One in 30 Britons take a CD player on holiday, while more than a quarter still bring a camera, according to a survey. But British luggage choices go far beyond outdated gadgets. We spoke to seven people about the most unusual items they pack for their vacation.
‘We always bring a teapot with a cozy tea’
We always take a pewter teapot with a comforter to keep the lid from rattling, plus a pack of tea bags. It’s a habit we picked up after our first InterRail adventure 10 years ago, when after 14 days, and on the back of a delayed and stressful overnight train, we came across a cafe in Salzburg that offered “Englischer Tee” and suddenly everything was fine again.
On our second trip, we took tea bags and powdered milk (always good to carry a small bag of unlabeled white powder through customs!) and went from there. Whether you’re staying in a Premier Inn in Croydon or a lovely apartment in Verona, nothing beats a good cup of tea, a taste of home, a reset after a long journey, refreshment after a long day in a new town. Edward, 29, a railway engineer, derbyshire
‘I bring a mini electric crepe maker’
I bring a film camera from the 1980s with a supply of black and white film, a CD player and a set of Patti Smith CDs, a mini DVD player with a box, a mini coffee maker and a mini electric crepe maker.
I love taking pictures and developing them with the Caffenol method. I kinda like Patti Smith and like to have my CD set with me. I use the DVD player to watch Scandi Noir late at night. The Mini Electric Crepe Maker warms up buns, crumpets, store-bought pancakes, scones, and basically anything small enough to fit.
A CD player can be used while traveling and does not need to be connected to the Internet. Add a small speaker and you have a mini ghetto blaster. It runs on batteries, so you can use it anywhere. Lynn, 62, English teacher, Washington, Tyne and Wear
“My traveling companions laughed at me”
My friends and I have vacationed in Lanzarote, Sicily and rented in England. A small box grater always comes with me. And a sharp chef’s knife, a pepper mill and a non-stick frying pan. Rental properties or villas never have decent kitchen equipment, so I like to travel prepared. My traveling companions laughed at me but see the method in my madness when all the knives in the villa drawer are dull.
I don’t like lying in the sun – I prefer to put on some music (with “the magic little speaker” in the photo) and cook lunch or dinner for all of us. I love making eggs in purgatory, shakshuka, pasta and pizza, or a lunchtime smörgåsbord. The box grater, chef’s knife, pepper mill and non-stick pan have saved the day on many trips to gorgeous villas with a terrible kitchen kit. Patrick, 57, occupational psychologist, London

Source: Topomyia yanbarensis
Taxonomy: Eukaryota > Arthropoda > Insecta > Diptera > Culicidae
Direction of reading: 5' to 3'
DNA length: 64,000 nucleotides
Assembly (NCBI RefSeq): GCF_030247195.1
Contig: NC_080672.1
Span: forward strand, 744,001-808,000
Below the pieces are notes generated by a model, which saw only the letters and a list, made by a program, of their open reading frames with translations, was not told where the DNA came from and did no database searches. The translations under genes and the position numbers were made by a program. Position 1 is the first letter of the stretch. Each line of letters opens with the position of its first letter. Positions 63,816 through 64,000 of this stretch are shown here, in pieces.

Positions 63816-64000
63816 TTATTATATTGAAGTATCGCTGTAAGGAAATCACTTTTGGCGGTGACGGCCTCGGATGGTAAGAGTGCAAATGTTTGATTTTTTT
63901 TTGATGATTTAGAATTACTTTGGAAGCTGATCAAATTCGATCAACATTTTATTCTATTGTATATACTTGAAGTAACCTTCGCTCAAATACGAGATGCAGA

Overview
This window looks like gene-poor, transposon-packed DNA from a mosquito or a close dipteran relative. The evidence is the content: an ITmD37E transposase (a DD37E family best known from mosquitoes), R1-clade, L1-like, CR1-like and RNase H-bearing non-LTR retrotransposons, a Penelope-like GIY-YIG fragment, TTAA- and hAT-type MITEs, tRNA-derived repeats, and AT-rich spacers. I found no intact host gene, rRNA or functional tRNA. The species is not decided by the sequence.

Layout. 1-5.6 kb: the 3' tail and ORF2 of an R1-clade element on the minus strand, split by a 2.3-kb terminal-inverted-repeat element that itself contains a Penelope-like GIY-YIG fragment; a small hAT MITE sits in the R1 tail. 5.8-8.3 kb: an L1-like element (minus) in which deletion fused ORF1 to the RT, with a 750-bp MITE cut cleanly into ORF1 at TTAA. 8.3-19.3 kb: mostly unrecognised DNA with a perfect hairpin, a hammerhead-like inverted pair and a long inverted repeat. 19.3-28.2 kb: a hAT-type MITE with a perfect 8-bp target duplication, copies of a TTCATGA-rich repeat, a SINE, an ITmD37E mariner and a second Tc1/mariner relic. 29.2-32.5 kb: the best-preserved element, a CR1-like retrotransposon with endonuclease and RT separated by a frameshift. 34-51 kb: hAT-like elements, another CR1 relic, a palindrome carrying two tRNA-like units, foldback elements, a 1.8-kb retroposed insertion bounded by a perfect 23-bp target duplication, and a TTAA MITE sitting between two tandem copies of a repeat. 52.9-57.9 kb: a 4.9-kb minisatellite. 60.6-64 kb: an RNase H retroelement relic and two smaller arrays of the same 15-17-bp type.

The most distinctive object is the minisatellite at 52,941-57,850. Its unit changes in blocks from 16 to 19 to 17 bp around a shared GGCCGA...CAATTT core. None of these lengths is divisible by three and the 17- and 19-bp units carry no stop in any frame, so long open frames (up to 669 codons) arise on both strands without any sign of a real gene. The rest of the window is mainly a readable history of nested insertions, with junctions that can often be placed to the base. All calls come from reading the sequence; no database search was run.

“I highly recommend taking a shower head”
We take a decent showerhead. Too often hotels and villas have those tiny showerheads that just don’t have a good spray, even luxury hotels. I know we’re picky, but it transforms the stay when you can take a rain shower in the morning. I highly recommend it, there is always room in the bag.
We usually go to Mediterranean countries and around the UK. We had dozens of bad showers until 2019 when we found the solution. This is a rain type head with different settings. The water pressure where we stay is generally good so it is the shower head that lets hotels down. We stayed in an older five star in Rhodes that had an aging shower head. Instead of moaning, we changed it and pure luxury was the result. Alan, organic food retailer, London
“Before, we took a gramophone, but it was a little too heavy”
We usually take a portable record player camping with a single box of vinyl. We used to take a gramophone, but it was a bit too heavy and noisy. The photo above was taken on Shell Island, Llanbedr – but we also visited Burnham Deepdale, Norfolk and Bishop’s Castle in Shropshire.
We have quite a variety of tastes in music, but when camping we love the nostalgia of soundtracks from the past summer. We pack a case of ‘village hall disco’ records – which can range from pre-Beatles bubblegum pop and psychedelic weirdness, to glamorous, novelty records (especially the late great Bernard Cribbins) and early synth 80s (The Human League, Soft Cell, Depeche Mode). Simon, 55, Scarborough
“If I don’t drive, I will knit”
I’m taking Fair Isle knitting with me on vacation. In the UK I can usually take on a large project like a cardigan as there is room for the many colors of yarn and the gradually growing garment. If it is a carry-on only, I will make a small woolen pouch with a project such as a pair of socks or a hat.
Needles are important – either five double-pointed needles or one circular needle of various sizes for most projects. If I’m not driving, I’ll sit and knit to pass the time. Becki, 55, dyslexia specialist, Chester
‘I take a ripper and a peeler’
We usually stay in apartments and Airbnbs as there are four of us (my wife and I and two teenagers) and we love to cook. I usually take a wireless router and access point. And a potato peeler. The peeler because those of the lodgings are often not very good. And the router to bypass all wifi issues. Granted, I usually can’t improve the underlying speed of the connection – though you’d be surprised how often they’re misconfigured – but at least this way everyone in the family can access them. Sameer, 48, London